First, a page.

Skip to main content

View Diary: Sen. Wyden plans tough questions for Brennan on targeted killings. ACLU files suit in the matter (192 comments)

Comment Preferences

  •  Did some further research (0+ / 0-)

    Tennessee v. Garner, 471 U.S. 1 (1985)[1], was a case in which the Supreme Court of the United States held that under the Fourth Amendment, when a law enforcement officer is pursuing a fleeing suspect, he or she may use deadly force only to prevent escape if the officer has probable cause to believe that the suspect poses a significant threat of death or serious physical injury to the officer or others.
    Looks like the primary difference with the UN policy is that there is no requirement for 'imminence' with regard to the threat.

    Before this ruling, shooting a fleeing subject was generally allowed by common law.

    •  which is the only exception I know of (0+ / 0-)

      and even still you will not see it used much because shooting a fleeing suspect is as much a legal bad idea as it is a political one. Hence my crack about traffic duty. No department I know of wants to have that happen becasue justified or not it's a serious blow to the relationship between police and community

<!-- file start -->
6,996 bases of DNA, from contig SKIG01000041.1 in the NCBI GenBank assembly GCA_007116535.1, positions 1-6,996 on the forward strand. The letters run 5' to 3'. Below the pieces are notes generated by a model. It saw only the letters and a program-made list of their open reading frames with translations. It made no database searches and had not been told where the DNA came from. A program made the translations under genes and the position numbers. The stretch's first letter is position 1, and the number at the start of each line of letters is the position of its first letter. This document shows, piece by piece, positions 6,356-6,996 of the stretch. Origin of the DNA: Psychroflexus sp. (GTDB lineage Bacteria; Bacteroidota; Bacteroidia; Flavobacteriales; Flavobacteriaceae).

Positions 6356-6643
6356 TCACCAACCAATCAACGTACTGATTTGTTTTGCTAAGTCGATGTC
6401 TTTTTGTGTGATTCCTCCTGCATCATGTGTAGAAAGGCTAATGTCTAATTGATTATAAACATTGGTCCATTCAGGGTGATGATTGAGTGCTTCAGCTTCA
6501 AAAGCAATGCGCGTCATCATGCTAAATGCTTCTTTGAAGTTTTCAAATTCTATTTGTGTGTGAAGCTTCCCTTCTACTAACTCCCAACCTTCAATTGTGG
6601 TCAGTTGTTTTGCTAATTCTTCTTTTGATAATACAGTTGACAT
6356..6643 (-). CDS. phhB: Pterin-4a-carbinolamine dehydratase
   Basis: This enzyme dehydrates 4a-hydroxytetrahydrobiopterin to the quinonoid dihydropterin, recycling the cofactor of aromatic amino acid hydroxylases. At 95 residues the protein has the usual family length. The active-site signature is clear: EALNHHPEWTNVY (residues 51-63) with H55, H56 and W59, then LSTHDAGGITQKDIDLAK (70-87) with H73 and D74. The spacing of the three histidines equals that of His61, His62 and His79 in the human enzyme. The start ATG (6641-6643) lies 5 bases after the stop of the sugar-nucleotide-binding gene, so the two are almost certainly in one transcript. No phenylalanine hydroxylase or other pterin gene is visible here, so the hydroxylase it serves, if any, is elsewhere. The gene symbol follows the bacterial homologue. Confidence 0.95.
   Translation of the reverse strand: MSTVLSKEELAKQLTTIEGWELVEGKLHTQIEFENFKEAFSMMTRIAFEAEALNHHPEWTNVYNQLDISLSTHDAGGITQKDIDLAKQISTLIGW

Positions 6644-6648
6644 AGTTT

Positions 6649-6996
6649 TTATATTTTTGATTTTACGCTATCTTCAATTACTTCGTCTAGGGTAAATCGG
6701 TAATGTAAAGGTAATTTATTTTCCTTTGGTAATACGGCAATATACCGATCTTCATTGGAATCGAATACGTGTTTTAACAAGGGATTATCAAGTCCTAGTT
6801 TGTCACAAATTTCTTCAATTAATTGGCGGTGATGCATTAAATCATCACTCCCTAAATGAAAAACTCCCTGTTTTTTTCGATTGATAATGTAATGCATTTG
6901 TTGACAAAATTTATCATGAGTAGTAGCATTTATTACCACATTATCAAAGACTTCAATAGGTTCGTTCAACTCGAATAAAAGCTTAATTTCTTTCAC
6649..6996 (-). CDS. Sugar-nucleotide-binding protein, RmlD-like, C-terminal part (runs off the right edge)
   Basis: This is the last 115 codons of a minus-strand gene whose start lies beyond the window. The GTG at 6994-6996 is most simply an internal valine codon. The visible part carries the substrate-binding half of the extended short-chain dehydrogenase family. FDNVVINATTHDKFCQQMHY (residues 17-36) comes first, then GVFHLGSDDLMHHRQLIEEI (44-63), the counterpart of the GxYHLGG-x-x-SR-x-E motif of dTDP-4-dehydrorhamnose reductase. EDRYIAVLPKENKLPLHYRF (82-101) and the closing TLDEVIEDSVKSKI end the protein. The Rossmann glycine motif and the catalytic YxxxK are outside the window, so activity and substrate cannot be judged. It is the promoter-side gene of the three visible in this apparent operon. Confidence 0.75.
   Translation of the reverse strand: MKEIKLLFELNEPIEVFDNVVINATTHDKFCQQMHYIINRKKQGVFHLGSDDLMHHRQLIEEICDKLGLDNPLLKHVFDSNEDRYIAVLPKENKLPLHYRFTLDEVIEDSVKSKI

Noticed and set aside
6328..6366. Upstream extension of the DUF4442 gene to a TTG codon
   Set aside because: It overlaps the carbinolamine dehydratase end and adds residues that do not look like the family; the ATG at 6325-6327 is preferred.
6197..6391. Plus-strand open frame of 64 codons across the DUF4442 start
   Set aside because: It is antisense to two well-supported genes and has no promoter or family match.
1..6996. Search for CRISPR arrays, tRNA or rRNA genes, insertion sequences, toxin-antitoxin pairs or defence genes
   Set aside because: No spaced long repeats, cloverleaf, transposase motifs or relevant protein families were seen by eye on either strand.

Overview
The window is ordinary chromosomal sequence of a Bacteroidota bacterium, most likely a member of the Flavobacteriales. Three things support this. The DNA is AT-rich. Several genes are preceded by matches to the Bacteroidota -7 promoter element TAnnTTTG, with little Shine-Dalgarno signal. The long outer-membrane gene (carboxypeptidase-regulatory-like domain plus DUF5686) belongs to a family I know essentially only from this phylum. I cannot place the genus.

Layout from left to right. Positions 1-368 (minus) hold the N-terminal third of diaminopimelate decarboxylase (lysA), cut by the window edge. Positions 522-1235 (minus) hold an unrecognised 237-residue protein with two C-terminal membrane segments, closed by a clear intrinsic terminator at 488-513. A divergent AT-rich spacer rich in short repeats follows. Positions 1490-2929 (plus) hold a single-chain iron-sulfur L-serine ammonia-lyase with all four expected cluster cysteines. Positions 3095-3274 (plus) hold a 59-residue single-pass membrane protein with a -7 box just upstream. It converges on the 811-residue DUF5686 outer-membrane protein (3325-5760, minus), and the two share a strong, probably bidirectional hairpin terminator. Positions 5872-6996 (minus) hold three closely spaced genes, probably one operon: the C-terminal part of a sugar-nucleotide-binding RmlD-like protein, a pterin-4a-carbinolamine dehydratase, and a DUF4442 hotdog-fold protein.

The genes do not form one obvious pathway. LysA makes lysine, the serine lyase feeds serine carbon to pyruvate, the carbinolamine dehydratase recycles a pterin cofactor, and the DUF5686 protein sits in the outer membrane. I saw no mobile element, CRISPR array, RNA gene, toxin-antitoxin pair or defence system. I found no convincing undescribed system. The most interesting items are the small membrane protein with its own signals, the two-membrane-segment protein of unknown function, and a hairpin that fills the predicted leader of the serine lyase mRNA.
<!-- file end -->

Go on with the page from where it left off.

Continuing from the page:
Drone strikes against terrorsits is entirely different and as such any comparison between the 2 is limited at best

      •  Not entirely different, somewhat different (1+ / 0-)
        Recommended by:

        You have a suspected criminal (terrorist) evading arrest (capture). You have the choice to either shoot (drone strike) or let him go and try to arrest (capture) him through some other means.

        If you have a reasonable belief that allowing the suspected criminal (terrorist) to escape will pose a significant threat to human life before the opportunity exists to arrest (capture) him this Supreme Court decision would seem to justify the kill.

        Of course there are political ramifications in either case, what you mention in the case of domestic criminals, and international pressure with drone strikes on terrorists. But from a legal sense it seems the cases are more alike than different.

        I certainly would prefer in both cases if a warrant for arrest was required by a judicial authority.

        •  no (0+ / 0-)

          becuase in your example the criminal even if armed is going to be outnumbered and the cops will have support in the form of dispatch and helicopters (if needed) not to mention the cops are actually physically present

          None of which is true about terrorists

Subscribe or Donate to support Daily Kos.

  • Recommended (136)
  • Community (56)
  • Baltimore (45)
  • Bernie Sanders (36)
  • Civil Rights (35)
  • Culture (26)
  • Freddie Gray (21)
  • Racism (20)
  • Elections (20)
  • Law (20)
  • Education (20)
  • Hillary Clinton (19)
  • Labor (18)
  • Economy (18)
  • Rescued (17)
  • Politics (16)
  • Media (15)
  • 2016 (15)
  • Texas (15)
  • Barack Obama (13)
  • Click here for the mobile view of the site